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MMD > Archives > April 2001 > 2001.04.11 > 02Prev  Next


The Customer Is Always Right
By John A. Tuttle

Hi All,  With some trepidation, I express the following opinion.
I preface my comments by stating that I do not rebuild instruments
for the purpose of selling them to the public.  As I've said before,
I only work for the general public.

As a technician, tuner, rebuilder, etc., my primary function has always
been to satisfy my customer's desires.  Some people ask for things that
are totally outrageous, and there have been times when I was asked to
do things that might adversely affect my reputation.  So, I packed up
my tools and left.  The point here is, I do draw lines.

On the other hand, I've changed the operating characteristics of
numerous machines to satisfy my customer's desires.  Here, my rule
of thumb has always been "Do No Harm".

What should it matter to me if a customer wants to listen to blaringly
loud music?  Why should I care if they want the music to play so softly
that it lacks all expression?  As long as I can accommodate the customers
without damaging the unit, they are my 'boss'.  And as long as I have
explained the possible ramifications of any change I make, my job is
done.  (It goes without saying that I write things down on the receipt
just in case I'm accused of wrong-doing at a later date.)

My own personal feelings always come second.  Naturally, I make every
effort to educate the customer if I feel he/she is asking for something
that might not be so easy to 'undo' at a later date or cause some
damage down the road, but my professional position has always been that
"the customer is always right" even when they are asking for the
ridiculous.  They pay me to serve them.  I'm not the 'boss'.  The
customer's wish is usually* my command.

Obviously, if the rebuilder/technician is rebuilding an instrument to
sell to the public, it's his/her duty/obligation to insure that the
instrument meets or exceeds the manufacturers specifications.  However,
once that instrument is sold, his 'opinions' about the performance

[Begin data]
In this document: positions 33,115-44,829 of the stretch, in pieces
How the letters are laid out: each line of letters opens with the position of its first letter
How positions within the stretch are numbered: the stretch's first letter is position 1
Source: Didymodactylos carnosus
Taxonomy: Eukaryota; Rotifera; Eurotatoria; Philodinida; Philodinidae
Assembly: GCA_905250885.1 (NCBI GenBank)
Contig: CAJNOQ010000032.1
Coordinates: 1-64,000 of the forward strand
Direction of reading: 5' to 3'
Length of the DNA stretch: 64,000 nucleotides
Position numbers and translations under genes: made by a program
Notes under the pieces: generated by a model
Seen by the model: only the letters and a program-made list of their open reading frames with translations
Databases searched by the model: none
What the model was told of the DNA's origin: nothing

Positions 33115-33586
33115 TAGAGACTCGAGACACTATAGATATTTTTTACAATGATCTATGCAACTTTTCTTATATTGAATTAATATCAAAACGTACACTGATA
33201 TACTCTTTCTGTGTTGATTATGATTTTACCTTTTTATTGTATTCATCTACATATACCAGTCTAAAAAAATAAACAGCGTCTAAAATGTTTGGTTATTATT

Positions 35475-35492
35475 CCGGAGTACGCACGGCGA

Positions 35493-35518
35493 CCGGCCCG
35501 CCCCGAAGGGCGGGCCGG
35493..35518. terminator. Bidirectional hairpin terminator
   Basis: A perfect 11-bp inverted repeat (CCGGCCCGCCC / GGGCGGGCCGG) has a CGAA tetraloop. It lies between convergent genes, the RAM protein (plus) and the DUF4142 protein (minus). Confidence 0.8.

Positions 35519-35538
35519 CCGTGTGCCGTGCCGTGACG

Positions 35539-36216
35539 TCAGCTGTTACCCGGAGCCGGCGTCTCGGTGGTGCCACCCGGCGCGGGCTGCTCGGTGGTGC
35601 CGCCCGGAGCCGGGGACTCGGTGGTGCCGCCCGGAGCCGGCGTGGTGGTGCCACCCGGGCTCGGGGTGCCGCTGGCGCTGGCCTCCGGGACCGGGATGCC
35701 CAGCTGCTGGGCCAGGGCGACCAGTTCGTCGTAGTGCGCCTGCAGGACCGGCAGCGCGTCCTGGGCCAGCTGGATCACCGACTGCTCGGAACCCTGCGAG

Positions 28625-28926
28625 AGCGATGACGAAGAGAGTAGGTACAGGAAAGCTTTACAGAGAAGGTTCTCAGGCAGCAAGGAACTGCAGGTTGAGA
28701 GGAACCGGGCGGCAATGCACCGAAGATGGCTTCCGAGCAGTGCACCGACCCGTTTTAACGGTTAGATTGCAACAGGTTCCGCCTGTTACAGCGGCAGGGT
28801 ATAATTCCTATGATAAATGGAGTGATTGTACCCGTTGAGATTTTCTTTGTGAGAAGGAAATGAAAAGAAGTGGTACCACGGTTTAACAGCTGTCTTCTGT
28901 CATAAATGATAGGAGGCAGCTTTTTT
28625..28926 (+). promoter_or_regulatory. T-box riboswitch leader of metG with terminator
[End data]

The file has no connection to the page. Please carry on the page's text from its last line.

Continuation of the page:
characteristics are just that: "opinions".  If the customer has an
opinion that differs with the technician, the technician has only two
choices: One, accommodate the customer; Two, ask the customer to find
another technician.

Many years ago, I was sent on a complaint call by a well-known piano
company.  When I arrived, I was asked by the customer to do something
to her instrument that I felt would damage the unit over a period of
time.  I expressed my concern to the customer, but she was adamant, so
I did what she asked.  Some months later I was called by a law firm to
appear as a material witness for the company that sold the woman the
instrument.

During my 45-minute testimony, I explained everything exactly as it
had occurred, and I ended by saying this: "I am nothing more than a
professional servant when I'm in someone's home.  I leave my personal
feelings at the front door and I do what I'm asked to do (within
reason).  I trust that the court understands both sides of the phrase,
'The customer is always right'."  The case was dismissed!

Here's my point.  While I certainly appreciate how disturbing it
must be to a rebuilder to deal with some people, especially when they
want something that is contrary to the rebuilder's personal and/or
professional beliefs or concepts of what is right, it just isn't a
serviceman's place to argue with the customer.  That's called "Poor
Customer Relations".  Either you give them what they want, or you pack
up and leave.  It's that simple.  If you, as a technician, are so
offended by what the customer wants you to do, then just leave, and
absorb the loss of time under the category of "Professional Pride".

* I've arrived at appointments and walked out five minutes later simply
because I was asked to do something that I just couldn't bring myself
to do, regardless of the amount of money I could have made.  Call it
professional pride.  We all draw the line somewhere!

Here's the bottom line: If you're so concerned about what future
generations of listeners might think about a particular device or
instrument, open a museum.  No serviceman has the right to tell an
owner what they should or should not do with their own instrument.

Did I ever tell the story about the mad wife who took a butcher knife
to her husband's Chickering grand/Ampico because she caught him cheating
on her?  Point: Who am I to judge what other people do or want?  I'm
just a high-priced professional -- nothing more, nothing less.

Musically,

John A. Tuttle


(Message sent Wed 11 Apr 2001, 21:31:06 GMT, from time zone GMT-0400.)

Key Words in Subject:  Always, Customer, Is, Right

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